The Technologies of Change is a workshop for deepening the theory of change within an organisation or a group. Its innovative methodology is derived from the work of Eric Liu.
It is suitable for formal organisations, as well as citizen movements, grass root and informal groups that seek to drive change.
The process is designed to facilitate internal reflection within a group, team or organisation for developing a shared vision, goals and priorities for action. It improves cohesion, mutual understanding and ownership of its objectives. It also helps to tap into and capitalise on collective knowledge of those involved.
The methodology used in the workshop encourages the participants to consider their goals vis-à-vis sources of power and leverages of change around the issue that their organisation or movement wants to influence. Through this, the workshop can support consensus, strategic allocation of resources and prioritisation of action.
In this way, the Technologies of Change workshop strengthens organisations, teams, groups and movements. It can be applied for strategic planning, team building, member/staff training, as well as a capacity and consensus-building tool.
The Technologies of Change workshop is based on a series of facilitated activities. It takes the participants through a process of designing the change they wish to see in the world – related to the mission and vision of their organisation, group or movement – and explores the chain of events that needs to occur to attain it.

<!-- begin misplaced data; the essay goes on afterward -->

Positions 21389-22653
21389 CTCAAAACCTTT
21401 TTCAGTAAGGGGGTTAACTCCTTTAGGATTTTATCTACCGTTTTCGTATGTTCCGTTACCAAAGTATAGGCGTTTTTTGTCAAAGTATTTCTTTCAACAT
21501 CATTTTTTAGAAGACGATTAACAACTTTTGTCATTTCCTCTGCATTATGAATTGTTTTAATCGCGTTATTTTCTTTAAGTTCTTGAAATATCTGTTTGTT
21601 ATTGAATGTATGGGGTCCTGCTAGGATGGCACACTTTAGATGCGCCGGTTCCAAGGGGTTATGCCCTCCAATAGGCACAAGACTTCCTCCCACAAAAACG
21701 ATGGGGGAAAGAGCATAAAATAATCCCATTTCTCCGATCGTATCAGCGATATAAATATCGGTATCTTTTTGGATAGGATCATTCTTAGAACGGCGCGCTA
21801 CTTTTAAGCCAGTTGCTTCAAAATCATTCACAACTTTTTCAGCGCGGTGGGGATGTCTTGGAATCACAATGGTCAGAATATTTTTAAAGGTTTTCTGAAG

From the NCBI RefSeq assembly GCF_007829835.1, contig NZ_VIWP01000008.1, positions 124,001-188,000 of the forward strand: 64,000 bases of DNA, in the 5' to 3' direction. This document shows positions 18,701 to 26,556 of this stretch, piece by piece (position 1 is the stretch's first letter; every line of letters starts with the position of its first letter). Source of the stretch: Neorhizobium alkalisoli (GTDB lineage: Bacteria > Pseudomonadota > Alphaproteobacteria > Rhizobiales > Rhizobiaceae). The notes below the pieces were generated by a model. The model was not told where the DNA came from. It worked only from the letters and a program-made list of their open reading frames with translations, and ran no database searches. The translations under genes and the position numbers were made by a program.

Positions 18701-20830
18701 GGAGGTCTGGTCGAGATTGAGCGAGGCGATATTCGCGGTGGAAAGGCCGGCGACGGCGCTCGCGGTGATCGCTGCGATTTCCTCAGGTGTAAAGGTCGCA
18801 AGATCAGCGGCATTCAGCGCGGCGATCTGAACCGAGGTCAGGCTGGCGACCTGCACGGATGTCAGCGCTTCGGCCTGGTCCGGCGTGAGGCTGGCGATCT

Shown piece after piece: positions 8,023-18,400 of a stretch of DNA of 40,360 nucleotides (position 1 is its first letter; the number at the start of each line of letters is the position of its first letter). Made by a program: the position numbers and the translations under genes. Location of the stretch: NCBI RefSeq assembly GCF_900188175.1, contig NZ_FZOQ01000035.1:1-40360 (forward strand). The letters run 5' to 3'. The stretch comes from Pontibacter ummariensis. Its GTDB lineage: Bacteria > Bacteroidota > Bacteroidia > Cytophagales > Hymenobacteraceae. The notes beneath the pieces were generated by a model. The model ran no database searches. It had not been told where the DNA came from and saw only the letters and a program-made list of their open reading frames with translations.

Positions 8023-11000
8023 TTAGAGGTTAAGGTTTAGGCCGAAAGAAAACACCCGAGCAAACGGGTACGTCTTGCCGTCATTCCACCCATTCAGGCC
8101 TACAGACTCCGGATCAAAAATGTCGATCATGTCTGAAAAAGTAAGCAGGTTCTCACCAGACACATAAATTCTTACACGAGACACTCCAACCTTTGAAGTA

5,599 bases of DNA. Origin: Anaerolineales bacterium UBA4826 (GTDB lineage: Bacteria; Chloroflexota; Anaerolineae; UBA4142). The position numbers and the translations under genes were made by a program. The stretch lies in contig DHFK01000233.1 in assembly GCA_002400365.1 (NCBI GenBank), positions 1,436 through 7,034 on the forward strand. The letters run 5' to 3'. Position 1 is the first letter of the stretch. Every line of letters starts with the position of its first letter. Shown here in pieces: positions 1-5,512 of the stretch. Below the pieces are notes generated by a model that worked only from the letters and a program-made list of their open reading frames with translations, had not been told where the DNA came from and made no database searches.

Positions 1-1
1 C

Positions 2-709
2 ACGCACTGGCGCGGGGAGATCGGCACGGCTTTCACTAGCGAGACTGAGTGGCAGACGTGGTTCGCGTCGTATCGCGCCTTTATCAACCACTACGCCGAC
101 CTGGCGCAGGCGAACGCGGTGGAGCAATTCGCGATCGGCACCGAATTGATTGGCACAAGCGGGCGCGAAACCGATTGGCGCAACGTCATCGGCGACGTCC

The process starts with “Imagine!” – a series of facilitated group discussions and individual exercises through which participants explain the change they would like to see and why they see it as a priority.
This encourages spontaneity of exchange, openness and sharing of motivations, visions and wishes of various individuals. At the same time, the participants are encouraged and supported to make their visions more detailed and precise.
The second part of the process is called “Design!” It takes the participants through a series of exercises that help them map and analyse the sources of power and power structures they need to influence to instigate the desired change.
The participants are subsequently guided to unravel the change they desire into a process: a transformation that they can lead, facilitate or influence.
Through this participatory process, the workshop reveals priorities for action, enabling improved collective clarity on how to build capacity for action and influence.
The process can be carried out in groups between 5 and 12 people. It is adaptable to the needs and capacity of every type of organisation or movement, from small to large, as its content unravels through active participation of staff or group members, leaders or management. It requires at minimum a day (or two half-days) to be truly participatory and allow time and space for exchanges between the participants.
September 02, 2019
Capacity-building, Movement-building, Strategy & planning